Friday, October 22, 2010

GPF stability?...

A visual on the behavior of the same recurrence as before, only with a different initial condition (an 8-digit prime, picked at random)
L[1] = 11631013
L[N] = P(26390*L[N-1] + 1103)
The limit cycle is the same. The choice
L[1] = 7654237825827857857221111238572389123865443346789678979
leads, again to the same limit cycle. This raises an interesting question of "stability" (that is, assuming ultimate periodicity holds, are there finitely many - if not a single one - limit cycles?*) Note that in this particular case, the limit cycle is not unique: for example, the choice
L[1] = 2250957258971258907129712971234237484736596896123596812363
leads to a different limit cycle, of period 18:
25919, 74779, 598187, 21132739, 21979781, 97523, 12983, 1579, 727, 24821, 218342431, 87583, 2311316473, 38376931, 67306919, 1164659, 602653963, 195023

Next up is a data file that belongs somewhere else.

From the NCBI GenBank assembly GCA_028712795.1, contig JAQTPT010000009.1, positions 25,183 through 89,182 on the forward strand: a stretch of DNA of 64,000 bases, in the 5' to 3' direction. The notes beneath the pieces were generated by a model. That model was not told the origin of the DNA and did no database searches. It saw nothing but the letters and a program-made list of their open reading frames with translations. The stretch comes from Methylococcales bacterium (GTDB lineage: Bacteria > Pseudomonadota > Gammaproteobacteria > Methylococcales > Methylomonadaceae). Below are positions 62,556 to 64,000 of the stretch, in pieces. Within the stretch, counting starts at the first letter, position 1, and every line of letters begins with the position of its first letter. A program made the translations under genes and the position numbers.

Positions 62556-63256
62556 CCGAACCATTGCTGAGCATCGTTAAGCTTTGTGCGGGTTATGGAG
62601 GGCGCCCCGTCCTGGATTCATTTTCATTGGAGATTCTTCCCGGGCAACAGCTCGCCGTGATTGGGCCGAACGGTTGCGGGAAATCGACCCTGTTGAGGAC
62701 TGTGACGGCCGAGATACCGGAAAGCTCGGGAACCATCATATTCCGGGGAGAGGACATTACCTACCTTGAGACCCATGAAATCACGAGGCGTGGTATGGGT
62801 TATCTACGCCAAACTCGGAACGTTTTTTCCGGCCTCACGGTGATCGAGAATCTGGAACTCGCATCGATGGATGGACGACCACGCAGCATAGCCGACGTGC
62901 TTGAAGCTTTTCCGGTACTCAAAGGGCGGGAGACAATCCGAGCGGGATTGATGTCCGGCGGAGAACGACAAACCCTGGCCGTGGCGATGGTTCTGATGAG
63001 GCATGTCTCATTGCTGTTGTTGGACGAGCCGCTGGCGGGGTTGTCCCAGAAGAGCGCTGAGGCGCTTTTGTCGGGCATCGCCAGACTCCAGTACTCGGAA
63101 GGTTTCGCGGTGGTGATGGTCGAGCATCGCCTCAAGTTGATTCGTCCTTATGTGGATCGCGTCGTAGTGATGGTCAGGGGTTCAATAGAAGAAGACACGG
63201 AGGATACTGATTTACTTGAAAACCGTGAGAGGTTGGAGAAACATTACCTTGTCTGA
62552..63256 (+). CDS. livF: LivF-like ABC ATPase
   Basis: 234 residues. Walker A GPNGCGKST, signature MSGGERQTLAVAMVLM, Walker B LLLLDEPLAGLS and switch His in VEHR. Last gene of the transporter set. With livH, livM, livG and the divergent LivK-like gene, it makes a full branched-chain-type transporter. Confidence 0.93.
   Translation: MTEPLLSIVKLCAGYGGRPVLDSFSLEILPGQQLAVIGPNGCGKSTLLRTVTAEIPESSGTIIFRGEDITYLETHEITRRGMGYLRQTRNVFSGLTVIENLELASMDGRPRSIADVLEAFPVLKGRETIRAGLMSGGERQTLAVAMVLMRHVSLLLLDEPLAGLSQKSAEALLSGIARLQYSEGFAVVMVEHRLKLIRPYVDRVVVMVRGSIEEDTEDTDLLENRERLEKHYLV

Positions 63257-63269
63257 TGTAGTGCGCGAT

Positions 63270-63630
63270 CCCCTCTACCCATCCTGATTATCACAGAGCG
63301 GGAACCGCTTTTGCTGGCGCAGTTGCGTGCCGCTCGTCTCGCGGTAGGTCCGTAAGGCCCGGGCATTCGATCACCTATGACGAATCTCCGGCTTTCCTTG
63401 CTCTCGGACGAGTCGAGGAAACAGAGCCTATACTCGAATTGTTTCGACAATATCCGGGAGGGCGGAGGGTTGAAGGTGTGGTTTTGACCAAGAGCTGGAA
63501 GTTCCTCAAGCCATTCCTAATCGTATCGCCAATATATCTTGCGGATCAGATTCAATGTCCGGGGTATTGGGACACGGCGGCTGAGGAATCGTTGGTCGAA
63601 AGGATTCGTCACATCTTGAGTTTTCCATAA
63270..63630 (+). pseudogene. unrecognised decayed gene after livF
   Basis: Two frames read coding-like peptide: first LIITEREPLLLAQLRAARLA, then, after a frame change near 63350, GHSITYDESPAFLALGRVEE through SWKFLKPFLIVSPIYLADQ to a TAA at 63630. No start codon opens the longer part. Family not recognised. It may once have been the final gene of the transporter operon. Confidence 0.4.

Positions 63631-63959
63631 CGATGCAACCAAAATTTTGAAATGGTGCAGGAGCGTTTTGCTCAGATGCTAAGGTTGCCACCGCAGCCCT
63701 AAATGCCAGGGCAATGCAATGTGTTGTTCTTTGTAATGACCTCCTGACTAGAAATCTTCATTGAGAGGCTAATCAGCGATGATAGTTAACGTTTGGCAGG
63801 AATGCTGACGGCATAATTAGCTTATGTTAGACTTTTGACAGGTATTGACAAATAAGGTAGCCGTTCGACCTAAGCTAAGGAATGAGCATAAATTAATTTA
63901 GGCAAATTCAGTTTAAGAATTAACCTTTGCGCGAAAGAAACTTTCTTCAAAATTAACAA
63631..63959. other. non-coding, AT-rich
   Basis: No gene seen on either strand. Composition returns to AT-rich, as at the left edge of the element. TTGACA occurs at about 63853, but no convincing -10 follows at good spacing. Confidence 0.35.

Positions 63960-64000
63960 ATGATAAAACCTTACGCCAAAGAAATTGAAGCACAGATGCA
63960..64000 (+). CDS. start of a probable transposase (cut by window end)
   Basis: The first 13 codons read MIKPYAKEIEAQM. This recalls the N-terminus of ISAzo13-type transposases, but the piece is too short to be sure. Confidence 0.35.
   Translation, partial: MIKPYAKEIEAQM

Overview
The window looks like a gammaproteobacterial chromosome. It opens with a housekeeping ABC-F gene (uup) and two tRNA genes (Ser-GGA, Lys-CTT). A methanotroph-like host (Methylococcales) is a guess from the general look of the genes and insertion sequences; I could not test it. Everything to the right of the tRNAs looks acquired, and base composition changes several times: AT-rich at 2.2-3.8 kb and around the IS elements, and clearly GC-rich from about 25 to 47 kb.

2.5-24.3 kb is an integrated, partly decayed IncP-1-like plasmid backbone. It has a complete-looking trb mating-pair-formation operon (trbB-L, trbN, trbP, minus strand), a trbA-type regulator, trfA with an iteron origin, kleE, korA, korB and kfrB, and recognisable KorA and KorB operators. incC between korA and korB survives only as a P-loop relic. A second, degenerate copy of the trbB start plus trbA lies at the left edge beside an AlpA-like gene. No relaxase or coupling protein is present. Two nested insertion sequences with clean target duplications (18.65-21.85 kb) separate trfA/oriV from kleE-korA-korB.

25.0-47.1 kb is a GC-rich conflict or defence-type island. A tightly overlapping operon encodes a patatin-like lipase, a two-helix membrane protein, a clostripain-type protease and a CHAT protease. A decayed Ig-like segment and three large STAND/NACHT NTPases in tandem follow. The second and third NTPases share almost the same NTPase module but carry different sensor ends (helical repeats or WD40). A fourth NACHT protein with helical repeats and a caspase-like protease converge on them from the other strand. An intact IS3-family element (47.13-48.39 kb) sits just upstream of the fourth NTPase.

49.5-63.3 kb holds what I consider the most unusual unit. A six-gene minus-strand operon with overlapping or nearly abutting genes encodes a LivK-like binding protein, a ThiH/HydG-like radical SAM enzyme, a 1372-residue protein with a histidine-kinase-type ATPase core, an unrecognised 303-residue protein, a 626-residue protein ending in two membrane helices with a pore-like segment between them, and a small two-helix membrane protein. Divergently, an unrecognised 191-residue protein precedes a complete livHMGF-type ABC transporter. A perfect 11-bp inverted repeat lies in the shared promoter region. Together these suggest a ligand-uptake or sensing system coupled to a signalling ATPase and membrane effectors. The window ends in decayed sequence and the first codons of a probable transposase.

Also, assuming that the ultimate periodicity holds, let us assign to every prime p the limit cycle C that is eventually reached, given L[1] = p. It is definitely of interest to measure the relative sizes of the sets of primes leading to various cycles.
* In general one may want to exclude trivial cases of one-point limit cycles
that may appear as prime divisors of the constant term b in the
recurrence L[N] = P(a*L[N-1] + b), e.g. {3} for a=2, b=3.